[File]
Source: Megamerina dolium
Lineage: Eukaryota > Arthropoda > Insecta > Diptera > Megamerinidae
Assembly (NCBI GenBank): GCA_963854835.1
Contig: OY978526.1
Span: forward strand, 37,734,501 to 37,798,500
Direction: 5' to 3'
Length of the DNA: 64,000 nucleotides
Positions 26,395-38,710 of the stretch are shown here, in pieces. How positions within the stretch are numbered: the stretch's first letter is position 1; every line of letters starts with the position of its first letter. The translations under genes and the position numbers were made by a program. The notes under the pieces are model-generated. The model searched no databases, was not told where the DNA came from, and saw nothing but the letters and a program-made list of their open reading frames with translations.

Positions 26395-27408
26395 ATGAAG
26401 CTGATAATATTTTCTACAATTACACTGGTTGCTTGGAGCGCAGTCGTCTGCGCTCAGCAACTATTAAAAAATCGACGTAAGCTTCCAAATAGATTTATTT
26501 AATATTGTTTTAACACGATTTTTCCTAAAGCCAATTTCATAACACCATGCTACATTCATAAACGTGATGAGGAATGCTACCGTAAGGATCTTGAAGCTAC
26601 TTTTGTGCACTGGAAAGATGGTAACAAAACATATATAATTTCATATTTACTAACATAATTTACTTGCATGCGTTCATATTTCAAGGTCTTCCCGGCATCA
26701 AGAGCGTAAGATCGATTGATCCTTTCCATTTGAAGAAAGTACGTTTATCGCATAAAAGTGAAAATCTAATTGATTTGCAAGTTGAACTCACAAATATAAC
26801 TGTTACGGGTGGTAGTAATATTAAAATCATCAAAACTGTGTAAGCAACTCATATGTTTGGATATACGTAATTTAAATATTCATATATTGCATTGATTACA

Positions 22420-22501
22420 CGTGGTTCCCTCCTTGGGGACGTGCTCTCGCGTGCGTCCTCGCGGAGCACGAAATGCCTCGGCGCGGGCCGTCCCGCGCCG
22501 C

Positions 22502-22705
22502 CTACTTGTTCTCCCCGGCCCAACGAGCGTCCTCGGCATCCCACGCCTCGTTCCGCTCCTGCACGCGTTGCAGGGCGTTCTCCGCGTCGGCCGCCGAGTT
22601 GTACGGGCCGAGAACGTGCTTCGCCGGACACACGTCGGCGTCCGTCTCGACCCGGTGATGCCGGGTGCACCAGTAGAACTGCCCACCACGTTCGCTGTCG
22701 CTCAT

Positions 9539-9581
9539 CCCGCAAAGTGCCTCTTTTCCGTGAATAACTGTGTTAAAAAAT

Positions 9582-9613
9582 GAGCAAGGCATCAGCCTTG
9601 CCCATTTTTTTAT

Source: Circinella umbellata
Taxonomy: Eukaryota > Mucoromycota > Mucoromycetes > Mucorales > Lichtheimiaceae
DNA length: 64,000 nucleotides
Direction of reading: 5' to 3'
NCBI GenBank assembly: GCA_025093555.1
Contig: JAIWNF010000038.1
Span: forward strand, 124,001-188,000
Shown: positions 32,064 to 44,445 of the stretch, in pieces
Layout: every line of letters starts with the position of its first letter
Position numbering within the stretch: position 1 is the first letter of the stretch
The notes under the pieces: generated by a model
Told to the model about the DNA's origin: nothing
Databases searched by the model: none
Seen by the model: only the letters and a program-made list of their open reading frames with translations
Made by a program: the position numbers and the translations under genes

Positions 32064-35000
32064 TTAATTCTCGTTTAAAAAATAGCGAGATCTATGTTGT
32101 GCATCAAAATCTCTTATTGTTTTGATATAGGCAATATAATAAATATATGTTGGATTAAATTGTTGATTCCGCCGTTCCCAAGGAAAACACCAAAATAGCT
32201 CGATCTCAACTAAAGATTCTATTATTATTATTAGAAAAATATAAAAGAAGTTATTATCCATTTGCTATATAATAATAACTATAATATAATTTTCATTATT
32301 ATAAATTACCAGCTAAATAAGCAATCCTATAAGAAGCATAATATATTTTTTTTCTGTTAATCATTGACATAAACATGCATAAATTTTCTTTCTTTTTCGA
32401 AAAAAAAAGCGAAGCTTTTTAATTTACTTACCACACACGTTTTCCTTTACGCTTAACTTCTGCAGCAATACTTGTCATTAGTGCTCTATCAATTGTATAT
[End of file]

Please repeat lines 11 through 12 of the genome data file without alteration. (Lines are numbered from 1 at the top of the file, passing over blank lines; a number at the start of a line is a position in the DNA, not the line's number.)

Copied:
26401 CTGATAATATTTTCTACAATTACACTGGTTGCTTGGAGCGCAGTCGTCTGCGCTCAGCAACTATTAAAAAATCGACGTAAGCTTCCAAATAGATTTATTT
26501 AATATTGTTTTAACACGATTTTTCCTAAAGCCAATTTCATAACACCATGCTACATTCATAAACGTGATGAGGAATGCTACCGTAAGGATCTTGAAGCTAC